Hungary in Revolution, 1918-19: Nine Essays

By Iván Völgyes | Go to book overview

Problems of Foreign Policy before the Revolutionary Governing Council

Zsuzsa L. Nagy


The Subject and the Sources

Today there already is a sufficient amount of literature available to discuss the international situation and foreign policy of the Hungarian Soviet Republic of 1919. The materials on which this essay is to be based are the minutes of the sessions of the Revolutionary Governing Council and its various committees including the United Central Executive Committee. To date only parts of these minutes have been published, although Hungarian studies of the soviet republic have utilized these sources adequately.

The Revolutionary Governing Council was established on March 21, 1919, replacing the previous government. Its president was Sándor Garbai; its membership consisted of twenty-nine people's commissars or deputy peoples' commissars who fulfilled ministerial or deputy ministerial functions. On the third of April the council changed its form, raising the number of commissars to thirty-four and the deputy peoples' commissars were elevated to the rank of commissar. While on March 21 there were only two Communist peoples' commissars and nine deputy peoples' commissars as members of the governing council, the following April their number was increased to thirteen and their position was strengthened by adequate representation of Left Social Democrats.1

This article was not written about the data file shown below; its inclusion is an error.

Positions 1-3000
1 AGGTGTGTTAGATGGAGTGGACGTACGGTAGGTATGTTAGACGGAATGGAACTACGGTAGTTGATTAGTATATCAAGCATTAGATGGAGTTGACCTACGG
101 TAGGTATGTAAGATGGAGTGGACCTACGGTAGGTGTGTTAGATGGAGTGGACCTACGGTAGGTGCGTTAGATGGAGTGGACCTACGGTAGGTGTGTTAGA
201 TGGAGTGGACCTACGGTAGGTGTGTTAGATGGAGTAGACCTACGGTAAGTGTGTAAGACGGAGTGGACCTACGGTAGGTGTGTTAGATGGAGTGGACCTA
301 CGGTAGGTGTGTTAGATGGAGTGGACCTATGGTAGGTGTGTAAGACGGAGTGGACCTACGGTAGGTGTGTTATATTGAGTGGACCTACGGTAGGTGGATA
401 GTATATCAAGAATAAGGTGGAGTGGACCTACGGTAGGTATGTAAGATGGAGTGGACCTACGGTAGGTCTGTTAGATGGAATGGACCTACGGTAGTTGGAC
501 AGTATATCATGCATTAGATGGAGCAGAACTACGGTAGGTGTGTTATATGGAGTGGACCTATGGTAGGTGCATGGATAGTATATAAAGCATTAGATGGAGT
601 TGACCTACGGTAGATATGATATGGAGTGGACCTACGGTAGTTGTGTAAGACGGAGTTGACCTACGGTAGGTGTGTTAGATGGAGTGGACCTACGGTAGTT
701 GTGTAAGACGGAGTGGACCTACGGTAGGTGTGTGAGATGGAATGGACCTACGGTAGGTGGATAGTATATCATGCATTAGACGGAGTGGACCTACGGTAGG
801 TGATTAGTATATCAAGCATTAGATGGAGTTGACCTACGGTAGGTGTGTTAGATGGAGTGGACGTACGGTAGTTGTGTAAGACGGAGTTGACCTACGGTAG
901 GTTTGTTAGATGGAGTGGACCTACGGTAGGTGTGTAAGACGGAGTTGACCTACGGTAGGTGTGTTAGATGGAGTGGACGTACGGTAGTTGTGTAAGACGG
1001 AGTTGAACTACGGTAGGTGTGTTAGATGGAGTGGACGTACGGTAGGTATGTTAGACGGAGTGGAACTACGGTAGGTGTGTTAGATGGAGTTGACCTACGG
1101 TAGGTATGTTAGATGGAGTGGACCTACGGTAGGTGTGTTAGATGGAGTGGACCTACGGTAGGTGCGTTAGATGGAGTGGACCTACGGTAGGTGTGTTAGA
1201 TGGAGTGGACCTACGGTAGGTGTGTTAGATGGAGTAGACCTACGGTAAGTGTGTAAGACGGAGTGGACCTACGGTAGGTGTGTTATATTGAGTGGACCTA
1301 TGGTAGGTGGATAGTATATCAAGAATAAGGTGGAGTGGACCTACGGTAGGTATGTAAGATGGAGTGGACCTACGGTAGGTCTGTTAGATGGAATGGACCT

The Revolutionary Governing Council was the real decision-making body, the responsibilities of which included all aspects of public and private life. It had to operate without a legal popular mandate for a significant period because the elections were not held until April 7-10, and, thus, the National Congress of Soviets (which fulfilled the functions of a parliament) was not convened until the middle of June.

The governing council, at least in the beginning, held daily sessions and had to take care of a tremendous number of problems. There also were a great number of political problems which required quick decisions and not every case was brought to the full sessions of the governing council. In order to facilitate decision-making, on April 12 a five-member Political Committee was established which held its first

____________________
1
Tibor Hajdu, A Magyarországi Tanácsköztérsaség [ The Soviet Republic of Hungary ] ( Budapest: Kossuth, 1969), pp. 45-46, 98 ff.

-121-

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